Hammer Refacing

Close up on hammer grooves

Piano tuners vs piano tuner technicians.

Before we get into hammer refacing – let’s explain the difference between piano tuners, and piano technicians. In the piano tuning industry there are “piano tuners” and “Piano tuner technicians”. So, what is the difference? The answer is, how the piano tuner was trained. Gary Bailey did 3 years with a piano rebuilder, he was very lucky to get this training and it is available today but you need to be the right person in the right place knowing the right people to get access to this sort of training.

There are many great tuning and regulating courses in Melbourne – which a lot of the young tuners today have graduated from. The key part about this is that they are trained in tuning pianos that are under 20 years old (and that’s what the course was designed for). Unfortunately, this is sending a lot of the old pianos to the tip, making way for the new pianos.

If you want your piano to sound the best. Have it tuned by someone that is trained in piano rebuilding.

Piano Magic’s hammer refacing process

Effects of the hammer.

The amount of the hammer hitting the string will affect the tone of the piano. From general use the hammers form grooves on them, these are created when the hammer hits the strings to create the different melodies and sound. You can see in the below image the indentation on the hammer.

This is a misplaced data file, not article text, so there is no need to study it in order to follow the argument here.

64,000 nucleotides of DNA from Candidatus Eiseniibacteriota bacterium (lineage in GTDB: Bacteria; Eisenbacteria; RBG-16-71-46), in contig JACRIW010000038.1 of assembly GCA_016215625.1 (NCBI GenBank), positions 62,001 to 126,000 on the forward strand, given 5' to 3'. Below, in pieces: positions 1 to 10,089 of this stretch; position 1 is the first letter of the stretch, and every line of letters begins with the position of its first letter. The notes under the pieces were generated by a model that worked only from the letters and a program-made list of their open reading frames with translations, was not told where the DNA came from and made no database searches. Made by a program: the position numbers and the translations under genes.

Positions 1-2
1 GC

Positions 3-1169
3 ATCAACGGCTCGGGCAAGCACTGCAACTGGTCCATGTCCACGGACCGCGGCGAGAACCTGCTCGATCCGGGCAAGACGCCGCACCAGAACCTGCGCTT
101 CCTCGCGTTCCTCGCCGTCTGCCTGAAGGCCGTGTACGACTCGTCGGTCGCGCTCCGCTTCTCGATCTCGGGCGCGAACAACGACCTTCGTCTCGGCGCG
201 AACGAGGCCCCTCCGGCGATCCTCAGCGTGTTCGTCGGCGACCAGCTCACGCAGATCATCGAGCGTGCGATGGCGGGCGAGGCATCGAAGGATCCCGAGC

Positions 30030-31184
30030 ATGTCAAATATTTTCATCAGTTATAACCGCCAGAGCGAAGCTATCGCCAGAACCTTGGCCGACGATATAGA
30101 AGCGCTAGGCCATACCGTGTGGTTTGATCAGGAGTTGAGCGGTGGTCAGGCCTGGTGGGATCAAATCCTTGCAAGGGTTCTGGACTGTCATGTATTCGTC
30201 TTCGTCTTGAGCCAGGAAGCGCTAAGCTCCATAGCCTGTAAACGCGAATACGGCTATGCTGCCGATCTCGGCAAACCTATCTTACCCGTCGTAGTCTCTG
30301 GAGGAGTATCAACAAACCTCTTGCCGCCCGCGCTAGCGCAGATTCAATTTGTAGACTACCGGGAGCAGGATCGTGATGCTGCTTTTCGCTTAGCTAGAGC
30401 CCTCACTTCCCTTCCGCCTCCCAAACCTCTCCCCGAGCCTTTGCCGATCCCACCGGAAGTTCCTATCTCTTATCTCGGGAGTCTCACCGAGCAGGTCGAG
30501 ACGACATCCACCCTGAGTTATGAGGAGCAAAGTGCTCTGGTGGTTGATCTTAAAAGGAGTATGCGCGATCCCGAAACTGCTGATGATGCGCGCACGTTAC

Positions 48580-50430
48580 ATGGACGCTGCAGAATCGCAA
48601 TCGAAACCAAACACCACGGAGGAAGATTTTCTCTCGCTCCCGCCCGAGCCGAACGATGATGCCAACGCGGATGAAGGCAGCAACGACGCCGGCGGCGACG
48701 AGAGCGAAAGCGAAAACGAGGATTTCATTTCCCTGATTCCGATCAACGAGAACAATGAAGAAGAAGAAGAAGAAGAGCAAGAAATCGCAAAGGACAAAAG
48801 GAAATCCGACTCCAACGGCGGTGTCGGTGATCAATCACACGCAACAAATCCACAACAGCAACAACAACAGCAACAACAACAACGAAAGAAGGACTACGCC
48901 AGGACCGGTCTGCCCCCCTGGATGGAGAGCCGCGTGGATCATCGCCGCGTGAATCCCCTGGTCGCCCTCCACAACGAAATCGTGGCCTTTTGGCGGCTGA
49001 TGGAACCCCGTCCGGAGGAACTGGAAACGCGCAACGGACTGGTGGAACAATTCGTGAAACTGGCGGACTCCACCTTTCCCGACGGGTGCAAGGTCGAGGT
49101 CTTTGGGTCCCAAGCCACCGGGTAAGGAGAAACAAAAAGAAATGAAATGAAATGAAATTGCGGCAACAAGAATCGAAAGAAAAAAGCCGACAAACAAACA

Close up on hammer grooves

Hammer resurfacing – what are the effects of the indentations?

When the hammer hits the string the string will vibrate. It not only vibrates up and down but it will vibrate in harmonics. When the hammer has a good egg shaped striking point the string responds with more high harmonics. This gives a fullness of tone. To achieve this we sand the hammer back into shape.

The piano in the below image is a Bernstein 151 Grand. It was sold to a music teacher 10 years ago and needed a little bit of regulation. In the image below you can see the hammers on the right hand side have been sanded to the perfect egg shape – you can see the hammers on the left are yet to be sanded.

Close up on hammer old vs sanded hammers

Hammer refacing is only one part of regulation to make a piano play it’s best.


Spacing the hammers.

Humidity has an effect on the piano as a whole – you get find out more about that on our other blog. Over time and with humidity affects on pianos the wood hammer shanks will bend and twist so the hammer does not hit the string centrally.

You can see in the image below that the left hand string is only just touching the hammer. This will make that string harmonise very differently to the other 2 strings. After we have refaced the hammers, Gary will space the hammers correctly to improve the tone.

Extreme close up on hammers

The last step in hammer resurfacing is known as ‘voicing’. We remove hard felt spots in the hammers which gives a sharp tight tone compared to the rest of the notes. This achieves a balance of tone across the notes!

The entire process makes the piano play and sound better. So, next time you have your piano tuned. Ask you tuner how he can make it sound better too. Give us a call and we can make your piano sound like magic!